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      Systemic effects of chronic obstructive pulmonary disease in young-old adults’ life-space mobility

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          Abstract

          Purpose

          The objective was to assess whether dyspnea, peripheral muscle strength and the level of physical activity are correlated with life-space mobility of older adults with COPD.

          Patients and methods

          Sixty patients over 60 years of age (40 in the COPD group and 20 in the control group) were included. All patients were evaluated for lung function (spirometry), life-space mobility (University of Alabama at Birmingham Study of Aging Life-Space Assessment), dyspnea severity (Modified Dyspnea Index), peripheral muscle strength (handgrip dynamometer), level of physical activity and number of daily steps (accelerometry). Groups were compared using unpaired t-test. Pearson’s correlation was used to test the association between variables.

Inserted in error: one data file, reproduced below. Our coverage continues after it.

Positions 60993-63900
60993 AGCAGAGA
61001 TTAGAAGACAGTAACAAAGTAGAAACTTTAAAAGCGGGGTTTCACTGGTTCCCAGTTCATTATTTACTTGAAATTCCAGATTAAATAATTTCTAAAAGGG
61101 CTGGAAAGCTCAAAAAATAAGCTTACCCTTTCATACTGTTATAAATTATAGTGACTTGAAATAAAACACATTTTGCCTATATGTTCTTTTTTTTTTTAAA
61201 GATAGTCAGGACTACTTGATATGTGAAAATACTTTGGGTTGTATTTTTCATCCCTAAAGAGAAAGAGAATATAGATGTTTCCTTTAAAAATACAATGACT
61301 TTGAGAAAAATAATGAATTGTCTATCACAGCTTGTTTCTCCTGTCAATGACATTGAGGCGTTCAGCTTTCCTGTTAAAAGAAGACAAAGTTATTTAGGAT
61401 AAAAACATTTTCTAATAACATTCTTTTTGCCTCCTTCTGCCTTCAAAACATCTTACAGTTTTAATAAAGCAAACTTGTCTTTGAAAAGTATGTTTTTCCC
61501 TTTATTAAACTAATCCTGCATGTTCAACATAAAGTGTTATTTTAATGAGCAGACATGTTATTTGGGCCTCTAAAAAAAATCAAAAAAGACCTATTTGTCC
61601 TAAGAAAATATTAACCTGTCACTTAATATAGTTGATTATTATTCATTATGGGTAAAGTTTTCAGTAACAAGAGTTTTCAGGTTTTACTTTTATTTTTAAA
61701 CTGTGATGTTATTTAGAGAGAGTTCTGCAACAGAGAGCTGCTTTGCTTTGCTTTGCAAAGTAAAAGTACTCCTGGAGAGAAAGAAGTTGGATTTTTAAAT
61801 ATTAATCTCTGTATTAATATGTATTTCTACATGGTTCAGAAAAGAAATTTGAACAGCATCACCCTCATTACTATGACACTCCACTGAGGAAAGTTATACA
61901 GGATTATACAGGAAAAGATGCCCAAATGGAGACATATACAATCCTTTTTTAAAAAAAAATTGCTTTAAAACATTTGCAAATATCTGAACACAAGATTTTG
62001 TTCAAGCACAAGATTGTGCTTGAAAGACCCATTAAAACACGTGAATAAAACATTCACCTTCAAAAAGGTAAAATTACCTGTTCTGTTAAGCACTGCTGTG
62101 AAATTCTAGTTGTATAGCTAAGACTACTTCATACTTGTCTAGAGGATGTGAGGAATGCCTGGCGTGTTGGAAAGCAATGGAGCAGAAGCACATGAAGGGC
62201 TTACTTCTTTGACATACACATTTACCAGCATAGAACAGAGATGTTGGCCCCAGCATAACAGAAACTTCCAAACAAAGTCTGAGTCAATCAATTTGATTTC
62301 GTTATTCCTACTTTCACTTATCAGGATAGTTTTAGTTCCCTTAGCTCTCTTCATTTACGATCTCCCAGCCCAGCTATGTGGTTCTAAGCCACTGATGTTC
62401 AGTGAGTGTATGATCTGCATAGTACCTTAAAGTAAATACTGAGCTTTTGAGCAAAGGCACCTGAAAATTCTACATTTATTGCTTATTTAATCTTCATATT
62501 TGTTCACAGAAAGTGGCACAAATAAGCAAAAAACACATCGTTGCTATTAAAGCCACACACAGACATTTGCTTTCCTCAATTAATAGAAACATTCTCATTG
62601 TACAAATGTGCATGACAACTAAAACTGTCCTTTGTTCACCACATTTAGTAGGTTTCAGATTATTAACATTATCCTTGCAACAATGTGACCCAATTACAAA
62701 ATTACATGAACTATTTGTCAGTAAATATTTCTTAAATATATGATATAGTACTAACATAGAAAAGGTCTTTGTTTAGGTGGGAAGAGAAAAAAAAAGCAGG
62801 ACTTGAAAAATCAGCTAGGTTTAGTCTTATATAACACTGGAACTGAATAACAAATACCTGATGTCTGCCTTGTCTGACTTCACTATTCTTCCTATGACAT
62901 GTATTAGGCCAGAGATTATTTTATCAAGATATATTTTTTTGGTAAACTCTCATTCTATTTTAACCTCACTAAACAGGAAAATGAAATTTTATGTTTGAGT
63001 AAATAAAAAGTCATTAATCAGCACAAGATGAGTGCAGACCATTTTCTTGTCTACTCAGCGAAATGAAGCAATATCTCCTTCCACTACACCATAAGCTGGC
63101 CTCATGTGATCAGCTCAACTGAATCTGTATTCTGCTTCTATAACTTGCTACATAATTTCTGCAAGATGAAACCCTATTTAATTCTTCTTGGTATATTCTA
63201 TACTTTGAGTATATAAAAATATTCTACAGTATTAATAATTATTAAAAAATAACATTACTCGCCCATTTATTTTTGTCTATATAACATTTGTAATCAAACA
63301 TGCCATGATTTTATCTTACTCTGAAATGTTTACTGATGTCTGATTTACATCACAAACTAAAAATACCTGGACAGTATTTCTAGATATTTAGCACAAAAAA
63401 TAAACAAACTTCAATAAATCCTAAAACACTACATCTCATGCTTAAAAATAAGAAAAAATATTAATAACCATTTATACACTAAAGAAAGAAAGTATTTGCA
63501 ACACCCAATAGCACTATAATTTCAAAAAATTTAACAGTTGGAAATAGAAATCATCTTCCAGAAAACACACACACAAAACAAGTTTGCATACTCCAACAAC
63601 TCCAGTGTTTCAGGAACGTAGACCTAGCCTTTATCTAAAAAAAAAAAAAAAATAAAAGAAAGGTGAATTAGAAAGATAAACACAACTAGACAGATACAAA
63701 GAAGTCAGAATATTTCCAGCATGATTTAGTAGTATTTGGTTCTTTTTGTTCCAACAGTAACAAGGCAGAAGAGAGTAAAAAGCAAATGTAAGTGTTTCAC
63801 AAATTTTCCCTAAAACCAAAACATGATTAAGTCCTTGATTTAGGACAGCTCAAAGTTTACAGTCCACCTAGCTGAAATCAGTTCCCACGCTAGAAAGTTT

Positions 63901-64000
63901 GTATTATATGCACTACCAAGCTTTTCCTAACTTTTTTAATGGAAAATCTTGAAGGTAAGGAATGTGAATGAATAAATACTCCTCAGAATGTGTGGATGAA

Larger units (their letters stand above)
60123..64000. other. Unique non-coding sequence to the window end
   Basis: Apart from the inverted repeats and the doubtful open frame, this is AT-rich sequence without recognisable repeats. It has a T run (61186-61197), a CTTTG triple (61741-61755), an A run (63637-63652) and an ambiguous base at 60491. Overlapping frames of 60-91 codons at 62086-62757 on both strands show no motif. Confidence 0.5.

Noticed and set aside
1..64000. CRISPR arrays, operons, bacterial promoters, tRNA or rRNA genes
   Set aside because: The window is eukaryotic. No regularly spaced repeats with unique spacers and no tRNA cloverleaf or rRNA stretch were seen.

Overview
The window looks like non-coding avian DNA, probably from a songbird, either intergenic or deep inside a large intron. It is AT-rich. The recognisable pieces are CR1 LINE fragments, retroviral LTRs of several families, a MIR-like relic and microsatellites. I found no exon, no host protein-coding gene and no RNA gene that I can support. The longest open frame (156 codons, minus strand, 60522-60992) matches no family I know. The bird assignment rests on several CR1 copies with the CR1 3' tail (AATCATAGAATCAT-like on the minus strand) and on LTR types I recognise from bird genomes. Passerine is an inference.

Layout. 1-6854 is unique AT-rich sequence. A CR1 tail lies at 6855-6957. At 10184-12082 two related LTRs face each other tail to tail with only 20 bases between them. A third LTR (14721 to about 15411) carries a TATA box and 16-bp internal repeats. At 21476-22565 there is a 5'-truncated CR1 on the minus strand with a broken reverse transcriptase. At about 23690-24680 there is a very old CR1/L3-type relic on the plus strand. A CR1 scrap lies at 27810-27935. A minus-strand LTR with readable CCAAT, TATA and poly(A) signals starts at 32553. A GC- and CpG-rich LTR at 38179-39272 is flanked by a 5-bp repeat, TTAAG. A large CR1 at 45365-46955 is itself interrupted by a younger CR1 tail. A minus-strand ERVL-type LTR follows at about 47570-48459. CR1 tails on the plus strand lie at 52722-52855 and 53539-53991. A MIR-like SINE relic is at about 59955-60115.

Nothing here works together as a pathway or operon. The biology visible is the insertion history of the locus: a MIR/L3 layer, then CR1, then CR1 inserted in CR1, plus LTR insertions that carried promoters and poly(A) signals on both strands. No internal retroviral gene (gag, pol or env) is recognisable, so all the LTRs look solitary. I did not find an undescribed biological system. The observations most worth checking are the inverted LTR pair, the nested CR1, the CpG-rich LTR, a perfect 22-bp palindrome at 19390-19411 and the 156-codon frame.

Results

          Life-space mobility (60.41±16.93 vs 71.07±16.28 points), dyspnea (8 [7–9] vs 11 [10–11] points), peripheral muscle strength (75.16±14.89 vs 75.50±15.13 mmHg), number of daily steps (4,865.4±2,193.3 vs 6,146.8±2,376.4 steps), and time spent in moderate to vigorous activity (197.27±146.47 vs 280.05±168.95 minutes) were lower among COPD group compared to control group ( p<0.05). The difference was associated with the lower mobility of COPD group in the neighborhood.

          Conclusion

          Life-space mobility is decreased in young-old adults with COPD, especially at the neighborhood level. This impairment is associated to higher dyspnea, peripheral muscle weakness and the reduced level of physical activity.